Saturday, July 25, 2015

25th July, 2015 Method in Our Madness

Arrived at the fields today to find the riding horses doing their best Stubbs impression. I think they were wishing the gate open.

I had the dream team with me again and a good opportunity to see if Henrietta could cope with three people around her at once.

In a two acre field she chose to come up to each of us in turn to accept her head being touched in exchange for a click and a treat.

It was good to see that her hair was standing on end again after yesterday's downpour.

After a proper introduction it was a cinch!
First customer of the day and we appear to be measuring Copper for a suit. Jackie was keen to see if he had been losing any weight but he was finding it hard to accept the weight tape probably because it is white like her electric fencing. This seemed to be a good place to start with desensitisation techniques.

Copper was keen to take charge of the feather duster and really keen to engage with it - this was really helpful later

I see lots of people talking about desensitisation these days but there is often a failure to recognise that there needs to be a method in the madness, it isn't just a case of conjuring novel things out of a hat and asking the horse to cope. There needs to be a methodological and incremental approach if the horse is to be desensitised and not sensitised.

The plastic bags were really very boring...

I work with clients to show them three definite and deliberate techniques so that the horse can start to recongnise a reliable pattern of  dealing with new things.

and the brolly was easy too...

As a result we work not just on what the horse does but how he feels about it.

even when it was following him. 
 Copper said he couldn't possibly walk over the tarpaulin no matter how narrow we made it.

I offered him the feather duster again and he was so keen to engage with it...

...that he walked over the tarpaulin.

We take it in turns to work with each of Jackie's ponies which means she gets to work with the other one on whatever we cover with the first.

Next stop Awbridge where New Forest pony Tilly was becoming more reluctant to load even though there were lots of people keen to give the benefit of their advice. Owner, Bev, had been practising with food a few days before we went there and that seemed to have solved her problem.

Instead of cancelling me she asked me to work with Tilly and her children to establish a fall back position in case it went wrong again and to help to analyse what was triggering the behaviour in the first place.

Children, like Arabian horses, are very quick to pick things up and with the help of Tracey as a 'difficult horse', F and G, learned how to use a 'smile in the line' and a 'bicycle hand' to gain more control of their pony's feet. This meant they were less likely to be dragged off the ramp or off to eat some grass.

We took Tilly out to somewhere new to check that she would still load somewhere else. She went for a short walk before being asked to load again which she did very easily.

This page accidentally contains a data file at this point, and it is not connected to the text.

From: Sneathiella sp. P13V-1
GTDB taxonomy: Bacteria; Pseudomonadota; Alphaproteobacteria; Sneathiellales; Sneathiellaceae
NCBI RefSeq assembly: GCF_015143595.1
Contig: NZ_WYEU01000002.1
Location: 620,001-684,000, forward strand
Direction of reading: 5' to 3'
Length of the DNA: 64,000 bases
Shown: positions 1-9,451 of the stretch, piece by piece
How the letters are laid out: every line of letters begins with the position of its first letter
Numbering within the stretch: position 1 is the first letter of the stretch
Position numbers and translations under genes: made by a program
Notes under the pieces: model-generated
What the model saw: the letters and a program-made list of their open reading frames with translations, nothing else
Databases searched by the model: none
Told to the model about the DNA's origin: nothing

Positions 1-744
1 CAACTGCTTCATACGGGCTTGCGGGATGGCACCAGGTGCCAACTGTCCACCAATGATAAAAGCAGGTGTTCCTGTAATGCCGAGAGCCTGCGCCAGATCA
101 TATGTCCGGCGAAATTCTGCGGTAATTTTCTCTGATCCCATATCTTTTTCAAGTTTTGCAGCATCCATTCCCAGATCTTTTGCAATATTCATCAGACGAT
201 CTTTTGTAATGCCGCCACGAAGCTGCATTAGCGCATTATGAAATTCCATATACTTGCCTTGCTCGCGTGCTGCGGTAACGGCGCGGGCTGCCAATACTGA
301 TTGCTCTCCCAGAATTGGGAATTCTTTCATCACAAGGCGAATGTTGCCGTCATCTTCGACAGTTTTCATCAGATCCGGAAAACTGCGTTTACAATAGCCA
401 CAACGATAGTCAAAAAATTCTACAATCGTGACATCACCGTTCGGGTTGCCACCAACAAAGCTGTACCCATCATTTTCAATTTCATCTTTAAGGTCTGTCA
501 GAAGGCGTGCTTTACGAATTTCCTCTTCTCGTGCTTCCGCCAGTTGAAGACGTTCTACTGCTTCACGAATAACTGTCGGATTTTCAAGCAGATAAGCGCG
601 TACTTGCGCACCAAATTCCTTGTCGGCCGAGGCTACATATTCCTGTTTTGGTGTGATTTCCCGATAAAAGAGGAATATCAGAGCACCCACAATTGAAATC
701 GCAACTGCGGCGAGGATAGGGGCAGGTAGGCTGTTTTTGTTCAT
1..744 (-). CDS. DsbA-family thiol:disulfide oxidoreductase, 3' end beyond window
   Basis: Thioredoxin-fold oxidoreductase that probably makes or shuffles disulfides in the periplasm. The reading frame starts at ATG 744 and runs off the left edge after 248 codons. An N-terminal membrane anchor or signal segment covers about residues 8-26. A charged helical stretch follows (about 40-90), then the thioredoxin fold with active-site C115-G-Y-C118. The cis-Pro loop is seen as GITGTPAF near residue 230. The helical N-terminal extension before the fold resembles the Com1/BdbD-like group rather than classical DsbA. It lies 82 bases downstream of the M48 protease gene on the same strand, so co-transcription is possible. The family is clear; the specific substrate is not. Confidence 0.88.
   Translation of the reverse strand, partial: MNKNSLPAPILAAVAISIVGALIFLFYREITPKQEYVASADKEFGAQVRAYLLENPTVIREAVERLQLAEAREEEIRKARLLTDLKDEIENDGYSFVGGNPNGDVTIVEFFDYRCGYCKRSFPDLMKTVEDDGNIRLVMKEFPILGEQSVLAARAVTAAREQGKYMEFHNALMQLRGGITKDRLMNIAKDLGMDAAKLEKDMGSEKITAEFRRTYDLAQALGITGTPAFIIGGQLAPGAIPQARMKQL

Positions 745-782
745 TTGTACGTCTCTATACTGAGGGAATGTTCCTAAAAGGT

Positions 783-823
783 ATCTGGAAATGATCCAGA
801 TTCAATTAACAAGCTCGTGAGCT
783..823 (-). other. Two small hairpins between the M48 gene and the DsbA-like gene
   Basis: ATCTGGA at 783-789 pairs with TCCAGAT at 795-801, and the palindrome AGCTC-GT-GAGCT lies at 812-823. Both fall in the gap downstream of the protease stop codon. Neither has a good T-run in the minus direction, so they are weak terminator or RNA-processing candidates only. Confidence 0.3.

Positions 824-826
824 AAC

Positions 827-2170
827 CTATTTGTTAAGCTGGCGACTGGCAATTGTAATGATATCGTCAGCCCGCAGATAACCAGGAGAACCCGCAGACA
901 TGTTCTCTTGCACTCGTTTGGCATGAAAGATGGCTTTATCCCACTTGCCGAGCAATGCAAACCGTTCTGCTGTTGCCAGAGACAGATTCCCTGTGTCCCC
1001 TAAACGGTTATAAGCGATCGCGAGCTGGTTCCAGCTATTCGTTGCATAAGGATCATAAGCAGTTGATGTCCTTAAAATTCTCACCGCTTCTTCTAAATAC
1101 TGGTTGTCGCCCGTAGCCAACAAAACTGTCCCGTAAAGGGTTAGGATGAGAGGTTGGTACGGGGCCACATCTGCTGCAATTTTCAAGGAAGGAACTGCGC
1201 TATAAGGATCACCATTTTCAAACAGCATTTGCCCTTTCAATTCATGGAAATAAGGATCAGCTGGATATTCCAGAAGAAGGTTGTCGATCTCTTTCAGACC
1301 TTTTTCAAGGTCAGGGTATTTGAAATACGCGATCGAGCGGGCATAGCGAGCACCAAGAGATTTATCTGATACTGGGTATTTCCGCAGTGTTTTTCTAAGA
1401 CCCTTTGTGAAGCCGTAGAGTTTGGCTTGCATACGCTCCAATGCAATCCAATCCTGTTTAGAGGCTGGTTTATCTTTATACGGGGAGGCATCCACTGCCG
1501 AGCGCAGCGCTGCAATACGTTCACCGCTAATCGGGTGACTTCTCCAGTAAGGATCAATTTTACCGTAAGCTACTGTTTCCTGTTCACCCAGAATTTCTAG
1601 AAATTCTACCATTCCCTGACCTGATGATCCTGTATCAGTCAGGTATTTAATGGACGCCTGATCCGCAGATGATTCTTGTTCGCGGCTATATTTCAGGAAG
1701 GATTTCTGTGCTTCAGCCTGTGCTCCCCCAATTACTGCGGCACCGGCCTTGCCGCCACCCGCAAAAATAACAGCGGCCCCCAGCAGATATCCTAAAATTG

However, back at the farm she said that she didn't like to load with the other pony in first and the partition straight. This gave us a chance to work on the difficult loading that Bev had encountered before and once again food, in the form of clickered treats this time coupled with gentle pressure and release, helped to get her moving again.

The best solution of all though was to go with her preference and allow her to load first with the partition wide open at the back and a bucket with food ready to reward her. Incidentally she isn't frightened of the other pony who is an absolute sweetheart.

Email 4.9.15: "Tilly loaded 1st time there and back from her 1st competition it was so stress free!" BH
While we were there, Bev mentioned her Welsh Cob cross New Forest that she had bought as a four year old from Beaulieu Road Sales. Like a lot of the ponies that turn up at the sales he had little handling before he got there although he had a headcollar on and at some stage had been gelded. I suspect that the headcollar was forced on him rather than him being properly halter trained and that has undermined his relationship with humans from thereon in. When he was sent for backing the holes in his education showed up and Bev knows that he is going to need some remedial work before he will be ready to be ridden. For this she needs to find a new home for him as she already has a stack of animals and children on her plate.

Today we just had a litte play with him to see how easy it might be to bring him around. The first thing I did was to take his headcollar off and then I wanted to see if he would let me put it on again.

Although he was ambivalent about being touched he could be persuaded if the touch was right...

......and was soon turning in for more.

Very quietly I put the headcollar back on and took it off again a few more times.

Julie then took over from me.

You'll see that faraway look in her eyes that is very useful for taking the pressure off a horse.

And finally, Tracey took over from her. This has all shown that Kes is willing to learn and to try and would therefore make a rewarding project for someone who has the time to take their time with him. In effect he is a two year old in a four year old suit.

Hard as it was not to take Kes home with us, it was harder to resist one of these!